A recent announcement that Amazon, Apple, Google, and the Zigbee Alliance are working on an open-source network standard is likely to lead to even more investment in connected devices among retailers. The open-source network that the group is working to develop is supposed to make life easier for IoT hardware vendors and software developers, but it also serves a secondary purpose of assuring retailers investing in connected technology that their budgets aren’t being wasted. With a common IoT communication and control standard, smart devices will be even more reliable and seamless to use in the coming years.
“Open source will bring businesses more agility and enable them to process data quickly while simultaneously producing valuable insights,” says Heikki Nousiainen, chief technology officer at Aiven, a firm that develops managed cloud service hosting for software infrastructure services.
The devices around us are getting smarter. From the consumer’s perspective, that means refrigerators are sending notifications when the milk is running low, and thermostats are turning down the temperature when there’s no movement in the house. Businesses are relying on the data generated by connected devices to improve algorithms and make their existing products even smarter, but collecting and managing large volumes of data is creating a new set of challenges.
Globally, the IoT market is expected to reach $212 billion by the end of this year. With the worldwide number of IoT-connected devices projected to top 43 billion by 2023, the challenges associated with managing large amounts of data in real-time are growing at a rapid pace.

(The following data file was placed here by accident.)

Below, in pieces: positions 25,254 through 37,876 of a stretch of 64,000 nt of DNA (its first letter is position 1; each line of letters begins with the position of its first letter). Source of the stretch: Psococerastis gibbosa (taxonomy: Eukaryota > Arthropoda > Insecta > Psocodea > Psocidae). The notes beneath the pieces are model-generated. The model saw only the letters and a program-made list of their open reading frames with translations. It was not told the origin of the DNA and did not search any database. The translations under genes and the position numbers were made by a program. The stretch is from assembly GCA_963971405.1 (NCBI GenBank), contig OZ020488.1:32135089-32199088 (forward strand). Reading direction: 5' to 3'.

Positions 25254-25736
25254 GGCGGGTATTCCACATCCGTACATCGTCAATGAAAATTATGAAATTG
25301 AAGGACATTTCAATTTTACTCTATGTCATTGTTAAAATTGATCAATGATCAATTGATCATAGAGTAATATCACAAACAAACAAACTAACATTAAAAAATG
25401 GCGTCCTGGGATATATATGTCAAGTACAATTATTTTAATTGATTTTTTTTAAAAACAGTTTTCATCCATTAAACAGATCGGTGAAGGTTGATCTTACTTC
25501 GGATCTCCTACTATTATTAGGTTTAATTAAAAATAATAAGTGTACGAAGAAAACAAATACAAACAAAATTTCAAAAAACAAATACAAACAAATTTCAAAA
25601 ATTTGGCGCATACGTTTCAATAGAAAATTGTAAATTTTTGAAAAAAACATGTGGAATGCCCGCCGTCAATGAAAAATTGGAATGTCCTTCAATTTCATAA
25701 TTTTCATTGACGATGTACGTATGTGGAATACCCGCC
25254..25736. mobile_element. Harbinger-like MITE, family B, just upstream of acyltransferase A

Rather than being spooked by these new retail engagement strategies, surveys show most consumers are excited by them. Sixty-seven percent of wearables owners say they find dynamic user experiences that vary based on location “useful and exciting.”
Here are six examples of strategies that retailers can employ to improve the shopping experience using wearable technology.
Apple is far ahead with Watch and Airpods, which may have sold 3 million units since Black Friday. Google meanwhile acquired Fitbit to buttress its wearables play. Amazon and Microsoft launched wearables lines in the past quarter, and smaller players like Bose and Snap are planting seeds for a wearables future.
There’s an underlying driver for this activity that goes back to the perennial analyst exercise of “following the money.” This is all about extrapolating product roadmaps based on tech giants’ motivations. This is often to future-proof their core businesses or diversify revenue in the face of maturing products.